Re: OK to install across 2 HDs?
On Sat, 4 Jan 1997, Joseph L. Hartmann, Jr. wrote:
> On Sat, 4 Jan 1997, Pete Templin wrote:
> > On Sat, 4 Jan 1997 TandMark@aol.com wrote:
> > > I'd like to install Debian Linux into various partitions on 2 harddisks.
> > > hdb holds 400 MB, and hdc around 1.1 GB.
> I have two HD's. Right now only one is hooked up -- it is my
> hda, a 1.6G Western Digital, running Redhat. I wish to hook up
> in addition a 340 Meg Connor. I would like that to be the
> slave so that I can keep my WD stuff where it is. I want to
> install Debian on the 340 Meg drive until I convince myself if
> I want Debian on the 1.6G drive. I would like to boot up on
> either one. How do I arrange that? The second one would be
> hdb, would it not? . Each drive will be partitioned by using
> linux fdisk, and each drive has a small DOS partition on hda1
> and hdb1. I do not wish to use both disks for one distribution
> just yet (I understand the merit of doing that, however). I
> want to get Debian running on my "test" 340 meg drive, without
> disturbing my "running system". Can I get lilo to boot from
> either drive? How?
I'd suggest following the Debian default of placing LILO/MBR on hdb, boot
from your floppy, then build another lilo.conf to put on hda. See the
howto's on LILO for more info (I'm not doing this sort of fancy stuff with
> > You bet. If possible, stick to hda and hdc.
> I don't understand this statement. What exactly is the relation
> between hda, hdb, and hdc? Do you have one controller
> that runs two HD's? What is your hardware configuration?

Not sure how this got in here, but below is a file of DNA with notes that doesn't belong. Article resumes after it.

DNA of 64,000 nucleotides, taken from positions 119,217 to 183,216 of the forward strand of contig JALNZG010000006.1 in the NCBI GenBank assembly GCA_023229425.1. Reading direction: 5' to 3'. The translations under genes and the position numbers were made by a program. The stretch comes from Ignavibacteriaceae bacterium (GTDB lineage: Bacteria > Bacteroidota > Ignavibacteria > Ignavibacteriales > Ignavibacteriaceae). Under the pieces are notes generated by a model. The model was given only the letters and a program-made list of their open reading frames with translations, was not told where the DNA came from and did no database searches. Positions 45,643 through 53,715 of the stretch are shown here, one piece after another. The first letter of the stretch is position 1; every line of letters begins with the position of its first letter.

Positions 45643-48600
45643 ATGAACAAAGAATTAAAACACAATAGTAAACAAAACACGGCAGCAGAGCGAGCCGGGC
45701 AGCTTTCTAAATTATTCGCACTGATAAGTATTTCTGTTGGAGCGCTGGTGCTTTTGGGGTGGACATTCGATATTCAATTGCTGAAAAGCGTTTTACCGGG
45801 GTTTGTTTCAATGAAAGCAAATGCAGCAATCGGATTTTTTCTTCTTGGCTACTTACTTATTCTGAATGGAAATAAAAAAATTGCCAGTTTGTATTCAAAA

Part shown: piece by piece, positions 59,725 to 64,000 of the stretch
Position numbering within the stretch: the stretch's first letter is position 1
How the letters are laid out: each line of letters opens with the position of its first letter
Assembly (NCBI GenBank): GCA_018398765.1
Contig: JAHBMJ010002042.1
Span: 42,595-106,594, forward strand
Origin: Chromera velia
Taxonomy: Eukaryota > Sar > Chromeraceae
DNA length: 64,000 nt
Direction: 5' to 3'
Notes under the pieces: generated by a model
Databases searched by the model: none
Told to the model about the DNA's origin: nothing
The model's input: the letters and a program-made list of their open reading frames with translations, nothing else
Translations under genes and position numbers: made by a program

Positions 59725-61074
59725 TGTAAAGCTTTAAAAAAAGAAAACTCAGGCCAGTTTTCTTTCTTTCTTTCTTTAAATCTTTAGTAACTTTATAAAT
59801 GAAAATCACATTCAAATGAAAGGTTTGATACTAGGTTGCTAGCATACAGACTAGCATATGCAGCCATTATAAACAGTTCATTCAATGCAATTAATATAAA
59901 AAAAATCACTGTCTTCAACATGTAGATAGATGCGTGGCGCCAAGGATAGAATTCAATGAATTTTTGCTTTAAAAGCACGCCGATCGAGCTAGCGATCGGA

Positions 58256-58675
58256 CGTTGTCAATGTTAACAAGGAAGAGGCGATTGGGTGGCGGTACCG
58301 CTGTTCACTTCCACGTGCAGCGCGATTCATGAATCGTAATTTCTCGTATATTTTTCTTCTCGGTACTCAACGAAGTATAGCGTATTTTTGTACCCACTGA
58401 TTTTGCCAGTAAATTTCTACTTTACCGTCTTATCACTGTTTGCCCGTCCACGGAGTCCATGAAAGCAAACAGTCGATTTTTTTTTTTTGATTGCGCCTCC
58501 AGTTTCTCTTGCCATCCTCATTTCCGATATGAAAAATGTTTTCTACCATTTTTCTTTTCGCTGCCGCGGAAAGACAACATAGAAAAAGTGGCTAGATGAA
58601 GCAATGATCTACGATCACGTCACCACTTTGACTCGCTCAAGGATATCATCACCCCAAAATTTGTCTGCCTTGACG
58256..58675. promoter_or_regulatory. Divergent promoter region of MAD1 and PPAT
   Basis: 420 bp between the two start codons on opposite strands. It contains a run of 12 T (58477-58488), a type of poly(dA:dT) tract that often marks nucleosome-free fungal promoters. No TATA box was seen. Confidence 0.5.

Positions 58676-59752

P133/32M, one flop + one floppy port tape drive, 2S, 1PP. This (as well
as many other Pentium mb's) has two IDE ports, each capable of handling
hda primary IDE port, master
hdb primary IDE port, slave
hdc secondary IDE port, master
hdd secondary IDE port, slave
Slave drives use controller circuitry embedded in the master drive on an
Integrated Drive and Electronics drive. Also, IDE can only do one thing
at a time. If you can make both hard drives masters (primary and
secondary), you'll get better performance.
> These are good ideas. I like this, and when I get past my
> "experimental" phase I will do this also. Thank you.
Be careful that you don't get too many partitions. I strongly suggest
that you at least separate /home from /, so if you have to reinstall you
haven't lost your files. After that, the next goal is to get / small.
The smaller / is (more a case of less files than actual size of partition)
the less disk writing that will go on, and less chance of corruption that
way. Shouldn't have (I know I break my own rules here) more than one or
at most two active partitions on a disk. If both are in use, the disk arm
is going to have to go back and forth a lot. Unfortunately, I don't want
to lump everything on one partition, and there's a limit to how many
small-size (250-300), good-performing, IDE drives (I know those last two
things are an oxymoron, but...) you can buy and cram in a system.
As always, refer to http://www.pathname.com/fhs for a real good discussion
of what files go where in Linux.
> > > Finally, as far as I know, / doesn't have to be a primary partition.
> But are there any advantages to designating it as primary?
IMHO, a little less risk that the partition won't ever disappear. No real
evidence to back it up, though.
Peter J. Templin, Jr. Client Services Analyst
Computer & Communication Services tel: (717) 524-1590
Bucknell University email@example.com
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